The Pain and Potential Gain from a Dead IPO Market


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The initial public offering ( IPO ) market is now in lockdown. Frozen. Shuttered. Throw away the key. With all the turmoil roiling the markets, more than 30 companies have had to step away from the IPO starting line in the last six weeks. Even if the market turned up sharply right away, it would take some time for bankers to prime the pump to get these deals back on the docket. And if the market remains a bit nerve-wracking, these still-private companies may stay that way for an extended time.

Bankers Lament

The IPO shutdown comes as a real disappointment for investment banks, as these deals, with their 7% commissions, generate boatloads of profits.  That's often how these banks justify carrying teams of research analysts, who otherwise would not pull their weight in an era when many clients trade through electronic networks for almost nothing. In the past, these active clients would send large trades at five cents a share -- known as "the nickel business" -- to firms in exchange for analyst research and a cut of promising IPOs.

These days, analyst research doesn't hold the same respect with clients, and without the IPO activity to at least provide some value, the relationship between sell-side departments (analyst teams at investment banks) and buy-side firms (the hedge funds and mutual funds that serve as clients) is even further frayed.

The timing is unfortunate. A number of investment banks have just been getting back on their feet in recent quarters, and analysts will likely need to start lowering their profit forecasts if the IPO market remains depressed. For the big banks like Goldman Sachs ( GS ) or JP Morgan ( JPM ) , investment banking fees and research trading commissions are only a small part of their overall business. But for smaller firms such as Jefferies ( JEF ) , Stifel Financial ( SF ) , Oppenheimer ( OPY ) and Raymond James ( RJF ) , investors may need to brace for weaker-than-expected results.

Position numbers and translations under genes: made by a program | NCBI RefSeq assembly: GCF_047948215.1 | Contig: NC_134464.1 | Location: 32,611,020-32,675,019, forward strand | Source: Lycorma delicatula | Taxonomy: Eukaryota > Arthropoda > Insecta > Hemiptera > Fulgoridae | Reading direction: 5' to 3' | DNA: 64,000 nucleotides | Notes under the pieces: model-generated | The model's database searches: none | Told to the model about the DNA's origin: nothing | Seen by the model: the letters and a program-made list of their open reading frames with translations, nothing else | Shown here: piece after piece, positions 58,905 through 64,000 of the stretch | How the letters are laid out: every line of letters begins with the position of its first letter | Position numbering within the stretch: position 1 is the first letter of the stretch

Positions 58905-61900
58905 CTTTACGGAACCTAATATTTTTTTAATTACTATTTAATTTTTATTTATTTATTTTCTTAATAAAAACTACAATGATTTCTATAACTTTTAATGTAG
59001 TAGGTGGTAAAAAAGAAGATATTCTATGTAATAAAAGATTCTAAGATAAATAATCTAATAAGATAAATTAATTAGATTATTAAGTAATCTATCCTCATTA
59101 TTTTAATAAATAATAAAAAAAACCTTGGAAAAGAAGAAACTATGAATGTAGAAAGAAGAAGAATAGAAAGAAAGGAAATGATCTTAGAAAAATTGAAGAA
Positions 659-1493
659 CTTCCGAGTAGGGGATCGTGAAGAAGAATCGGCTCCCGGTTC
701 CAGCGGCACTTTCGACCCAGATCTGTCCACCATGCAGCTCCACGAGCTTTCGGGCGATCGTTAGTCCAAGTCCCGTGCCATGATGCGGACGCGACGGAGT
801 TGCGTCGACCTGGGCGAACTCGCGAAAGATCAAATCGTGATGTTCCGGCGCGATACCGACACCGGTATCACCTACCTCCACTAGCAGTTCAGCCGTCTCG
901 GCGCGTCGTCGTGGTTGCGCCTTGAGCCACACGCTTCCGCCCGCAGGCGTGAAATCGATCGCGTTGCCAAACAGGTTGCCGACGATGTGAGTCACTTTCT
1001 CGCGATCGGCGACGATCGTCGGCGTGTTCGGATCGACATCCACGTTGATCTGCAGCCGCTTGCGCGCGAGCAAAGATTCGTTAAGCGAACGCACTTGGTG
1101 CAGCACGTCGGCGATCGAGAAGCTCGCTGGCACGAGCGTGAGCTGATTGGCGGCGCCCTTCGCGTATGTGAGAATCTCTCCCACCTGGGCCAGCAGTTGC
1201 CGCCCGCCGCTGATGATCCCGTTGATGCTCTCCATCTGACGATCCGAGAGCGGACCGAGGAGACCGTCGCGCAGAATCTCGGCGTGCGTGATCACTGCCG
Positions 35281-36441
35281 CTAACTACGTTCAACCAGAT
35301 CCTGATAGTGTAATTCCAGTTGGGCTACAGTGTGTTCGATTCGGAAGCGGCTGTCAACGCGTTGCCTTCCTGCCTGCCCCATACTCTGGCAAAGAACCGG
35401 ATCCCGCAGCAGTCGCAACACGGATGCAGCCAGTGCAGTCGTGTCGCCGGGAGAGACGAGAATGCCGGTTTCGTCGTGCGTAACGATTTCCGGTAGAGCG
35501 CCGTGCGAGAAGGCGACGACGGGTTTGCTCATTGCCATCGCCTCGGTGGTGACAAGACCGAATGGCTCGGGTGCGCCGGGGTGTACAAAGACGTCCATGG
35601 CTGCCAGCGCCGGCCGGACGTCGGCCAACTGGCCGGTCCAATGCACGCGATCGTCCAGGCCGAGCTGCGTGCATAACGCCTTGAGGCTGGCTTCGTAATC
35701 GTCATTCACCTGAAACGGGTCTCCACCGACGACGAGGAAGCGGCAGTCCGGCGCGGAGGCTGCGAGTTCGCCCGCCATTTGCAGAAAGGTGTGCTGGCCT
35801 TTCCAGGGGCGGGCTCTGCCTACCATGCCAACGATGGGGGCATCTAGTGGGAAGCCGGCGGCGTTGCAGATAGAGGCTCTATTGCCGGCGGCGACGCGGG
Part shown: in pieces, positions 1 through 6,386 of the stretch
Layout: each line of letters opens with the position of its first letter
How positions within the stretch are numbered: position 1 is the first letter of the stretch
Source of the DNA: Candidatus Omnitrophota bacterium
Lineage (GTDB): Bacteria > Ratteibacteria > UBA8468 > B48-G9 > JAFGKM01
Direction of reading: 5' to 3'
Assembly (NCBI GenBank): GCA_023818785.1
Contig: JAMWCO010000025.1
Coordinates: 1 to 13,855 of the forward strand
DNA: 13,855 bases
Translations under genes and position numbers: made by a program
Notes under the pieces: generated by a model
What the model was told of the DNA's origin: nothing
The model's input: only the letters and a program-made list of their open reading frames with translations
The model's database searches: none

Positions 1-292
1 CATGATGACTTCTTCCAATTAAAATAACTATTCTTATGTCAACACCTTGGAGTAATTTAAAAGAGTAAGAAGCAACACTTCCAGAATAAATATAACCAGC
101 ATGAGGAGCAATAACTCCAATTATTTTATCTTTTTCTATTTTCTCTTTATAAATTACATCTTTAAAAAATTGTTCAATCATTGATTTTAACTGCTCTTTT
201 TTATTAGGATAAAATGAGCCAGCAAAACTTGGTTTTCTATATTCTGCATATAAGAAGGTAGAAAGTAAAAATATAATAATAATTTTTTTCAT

Good News for Buyers

Companies that are pushed away from the IPO gate can stay away only so long. Many times they are funded with the notion that their original investors will soon be able to recoup their investment. And if these backers, such as venture capital (VCs) firms, are on the hook to keep these companies going, they may look for alternatives. When this has happened in the past, these VCs have reached out to private equity firms like KKR Financial ( KFN ) or the Blackstone Group ( BX ) to take the private companies off of their hands.

But if these stalled IPOs are in the high-tech field, then the cash-rich large public players also field phone calls. In past cycles, when the IPO market was closed, Cisco Systems (Nasdaq: CSCO) , Oracle (Nasdaq: ORCL) , Intel (Nasdaq: INTC) , EMC ( EMC ) and others have pounced on small private names, often at fire-sale prices.

Action to Take --> There is so much to like about tech stocks like these right now. Many have very strong balance sheets, which can be used to buy back stock while the market is slumping, or used to acquire these almost-IPOs. Moreover, tech spending is now solidly rising, if recent earnings reports are any indication. I am a big fan of Dell Inc. (Nasdaq: DELL) , thanks to its balance sheet-led downside support, but all of the above-noted tech names hold appeal. Conversely, look to trim positions in investment banks if the IPO market doesn't re-open before the next earnings season in July.

-- David Sterman
Staff Writer

Disclosure: David Sterman owns shares of Neither StreetAuthority and LCC nor the editor hold positions in any securities mentioned in this report..

The views and opinions expressed herein are the views and opinions of the author and do not necessarily reflect those of Nasdaq, Inc.

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This article appears in: Investing , Investing Ideas

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